Buhais Geology Park
The Buhais Geology Park Interpretive Centre – designed by Hopkins Architects – has officially been opened by His Highness, the Ruler of Sharjah. The Park lies approximately 30 miles (50 kilometres) south-east of the city of Sharjah in a region of exceptional prehistoric and geological significance. The site features an abundance of marine fossils from over 65 million years ago, spectacular mountain ranges and ancient burial sites from the Stone, Bronze and Iron Ages.
Seeking to create a series of exhibition spaces which vividly present the region’s significant geological phenomena – including deep earth structures, plate tectonics, geomorphology and sedimentation – Hopkins Architects has designed five interconnected pods of varying sizes. These accommodate exhibition areas, an immersive theatre, a café offering panoramic views of the dramatic Jebel Buhais ridge rising some 100 metres above, a gift shop and other visitor facilities.
The geometry of the pods was inspired by the fossilised urchins present on site and developed into a typology which could be sized to suit the Centre’s different functions. To minimise disruption to the existing fauna, geology and terrain, the pods were designed as pre-fabricated concrete structures and only lightly touch the ground on in-situ reinforced concrete foundation discs. A sixth, unconnected pod is used as a service building.
Simon Fraser, Principal and Lead Designer at Hopkins Architects said: “To protect the interior spaces from the desert heat and to minimise use of air conditioning; the pods’ precast concrete shells, ribs and in-situ foundation discs provide a well-sealed thermal mass across their floors, walls and roofs. They are further protected and insulated with spray applied Polyurea waterproofing and Polyurethane insulation foam, topped with a robust acrylic-modified cementitious coating. The products and spray method were chosen to ensure easy application and full coverage to the curved geometry, whilst minimising impact on the surrounding environment. The steel cladding is intended as a shading element. The shingles are offset from the precast concrete shell and protecting layers, creating a cavity to vent heat radiated from the metal shingles.”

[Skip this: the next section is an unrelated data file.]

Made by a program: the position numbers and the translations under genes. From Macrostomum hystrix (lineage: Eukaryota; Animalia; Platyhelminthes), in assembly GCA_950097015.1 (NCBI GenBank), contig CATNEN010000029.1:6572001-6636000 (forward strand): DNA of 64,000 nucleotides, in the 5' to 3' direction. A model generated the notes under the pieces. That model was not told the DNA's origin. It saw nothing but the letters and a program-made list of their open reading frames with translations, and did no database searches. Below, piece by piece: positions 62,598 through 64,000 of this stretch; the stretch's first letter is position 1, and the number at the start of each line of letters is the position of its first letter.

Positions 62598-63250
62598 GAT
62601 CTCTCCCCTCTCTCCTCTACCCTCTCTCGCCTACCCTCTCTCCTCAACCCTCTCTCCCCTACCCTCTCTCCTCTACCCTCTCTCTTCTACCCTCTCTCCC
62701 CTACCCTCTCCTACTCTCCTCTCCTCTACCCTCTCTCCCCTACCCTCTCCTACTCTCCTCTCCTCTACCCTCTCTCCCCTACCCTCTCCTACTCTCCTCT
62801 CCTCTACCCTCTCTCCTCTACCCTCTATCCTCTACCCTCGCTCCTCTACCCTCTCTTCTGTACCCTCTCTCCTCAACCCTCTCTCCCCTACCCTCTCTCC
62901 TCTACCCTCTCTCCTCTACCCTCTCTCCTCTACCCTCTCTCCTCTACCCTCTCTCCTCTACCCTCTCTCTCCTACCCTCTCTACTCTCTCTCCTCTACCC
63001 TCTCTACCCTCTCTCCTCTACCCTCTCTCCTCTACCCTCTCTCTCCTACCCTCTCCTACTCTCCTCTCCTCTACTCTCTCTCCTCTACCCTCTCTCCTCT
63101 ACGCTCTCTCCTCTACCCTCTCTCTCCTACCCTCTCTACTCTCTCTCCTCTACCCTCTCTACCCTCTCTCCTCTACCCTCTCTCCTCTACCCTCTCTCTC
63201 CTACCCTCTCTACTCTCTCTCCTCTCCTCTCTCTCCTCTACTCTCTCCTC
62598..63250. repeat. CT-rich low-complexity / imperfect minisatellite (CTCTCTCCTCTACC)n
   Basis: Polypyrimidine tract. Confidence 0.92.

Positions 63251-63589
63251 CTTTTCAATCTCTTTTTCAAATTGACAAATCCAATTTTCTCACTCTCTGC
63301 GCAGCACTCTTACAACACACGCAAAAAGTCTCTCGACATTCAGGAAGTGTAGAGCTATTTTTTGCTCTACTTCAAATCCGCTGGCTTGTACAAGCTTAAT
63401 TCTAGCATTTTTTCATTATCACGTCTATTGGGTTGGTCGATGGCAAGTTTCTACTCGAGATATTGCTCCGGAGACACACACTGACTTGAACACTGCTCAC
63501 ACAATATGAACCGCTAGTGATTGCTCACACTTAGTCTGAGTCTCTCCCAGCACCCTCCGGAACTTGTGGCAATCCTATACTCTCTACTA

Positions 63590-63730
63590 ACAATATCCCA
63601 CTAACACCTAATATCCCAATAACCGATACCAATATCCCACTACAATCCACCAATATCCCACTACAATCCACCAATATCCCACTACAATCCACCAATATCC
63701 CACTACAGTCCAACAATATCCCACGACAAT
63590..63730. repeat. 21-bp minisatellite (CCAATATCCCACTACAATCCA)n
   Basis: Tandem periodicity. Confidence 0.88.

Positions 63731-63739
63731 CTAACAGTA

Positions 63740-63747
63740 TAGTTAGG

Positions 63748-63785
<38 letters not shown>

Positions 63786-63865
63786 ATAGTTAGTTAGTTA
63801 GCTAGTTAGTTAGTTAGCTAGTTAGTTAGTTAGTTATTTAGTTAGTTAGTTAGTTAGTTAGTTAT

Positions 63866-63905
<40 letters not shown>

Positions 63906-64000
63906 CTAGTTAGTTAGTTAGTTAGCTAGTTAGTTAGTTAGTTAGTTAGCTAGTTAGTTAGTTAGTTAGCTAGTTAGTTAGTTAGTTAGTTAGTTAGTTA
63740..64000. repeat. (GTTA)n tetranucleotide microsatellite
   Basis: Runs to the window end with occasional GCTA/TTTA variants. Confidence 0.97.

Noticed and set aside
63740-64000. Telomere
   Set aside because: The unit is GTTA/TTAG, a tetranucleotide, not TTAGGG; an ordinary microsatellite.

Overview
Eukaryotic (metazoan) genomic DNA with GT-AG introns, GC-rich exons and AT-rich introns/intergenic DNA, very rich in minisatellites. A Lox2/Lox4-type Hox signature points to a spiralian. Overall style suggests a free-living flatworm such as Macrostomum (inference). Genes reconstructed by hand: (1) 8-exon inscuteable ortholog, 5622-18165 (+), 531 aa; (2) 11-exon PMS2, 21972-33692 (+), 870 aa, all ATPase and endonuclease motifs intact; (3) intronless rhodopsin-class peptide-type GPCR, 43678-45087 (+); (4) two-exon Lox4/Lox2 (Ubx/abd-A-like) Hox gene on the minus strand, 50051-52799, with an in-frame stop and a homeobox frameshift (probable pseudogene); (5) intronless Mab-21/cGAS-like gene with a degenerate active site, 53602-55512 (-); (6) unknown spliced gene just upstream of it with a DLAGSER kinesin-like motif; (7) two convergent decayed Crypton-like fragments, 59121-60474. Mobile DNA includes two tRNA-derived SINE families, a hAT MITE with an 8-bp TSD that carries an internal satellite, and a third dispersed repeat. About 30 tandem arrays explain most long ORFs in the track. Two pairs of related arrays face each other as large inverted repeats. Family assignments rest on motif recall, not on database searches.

The pods are clad in steel panels, coloured to reference the different hues of the surrounding landscape as well as to shade the precast concrete structures. These panels are fixed into an array of steel ribs, giving the pods their distinctive sculptural, cantilevered forms and further referencing the exoskeleton of the urchin fossils.
Simon added: “The external cladding is designed to reflect heat from the sun, allowing the solar gain to pass up the void between the panels and structure, and venting out at the top.
“The biggest challenge of the project was achieving the complex geometry of the pods, particularly their cladding. Hopkins Architects worked alongside MARF Steel, a specialist contractor, who we have worked with previously. Details and finishes were finalised through a series of workshops, drawings, models and mock-ups.”
Hardco Building Contactors (HBC) acted as the project’s main contractor. HBC are a Sharjah-based contractor with whom Hopkins Architects proactively worked to develop the final details and construction methodologies required to achieve the project’s complex design intent.
Visitors enter the building along an elegant ramp to the central hub where, once inside, they are greeted and guided through the Centre. The restrained palette of the interior materials complements the pods’ exposed pre-cast concrete shell segments. In some pods, glazing and oculi have been inserted to control natural light into the space, tempering the brightness of the desert sun.
Linking the pods and looping sinuously around the site is an outdoor trail accessed from the main exhibition area. The trail – designed to encourage visitors to explore the jebel (Arabic for mountain) – incorporates viewing areas, a classroom shaded by a high-tensile canopy and raised walkways across natural rock formations and ancient burial grounds.
Using a series of model-based interactive displays, the Centre explores the region’s mountains, sand dunes and the Arabian Gulf as dramatic evidence of the area’s rich tectonic history over time – in particular, the disappearance of an earlier ocean and the creation of the limestone mountain ranges of Jebel Buhais. Visitors and researchers can actively examine local rocks and fossils.
The Geology Park is the latest addition to a suite of learning centres operated by Sharjah’s Environmental Protected Areas Authority who lead conservation in the Emirate, manage protected areas and provide exceptional educational experiences.
Simon said: “Rarely is an architect offered the opportunity to design and build for such a beautifully barren landscape with so much geological and cultural significance.
“Our ‘light touch’ approach references the site’s marine fossils by delivering a series of ‘urchin’ pods that sit clearly on the ground and seek to become part of the local environment. The Centre’s inner spaces enable visitors to follow a journey that ultimately leads them to explore the jebel itself. We are confident that this exciting new facility will encourage many people from all over the world to understand the way in which landscapes are formed by tectonic activities and how the Earth has changed over time.”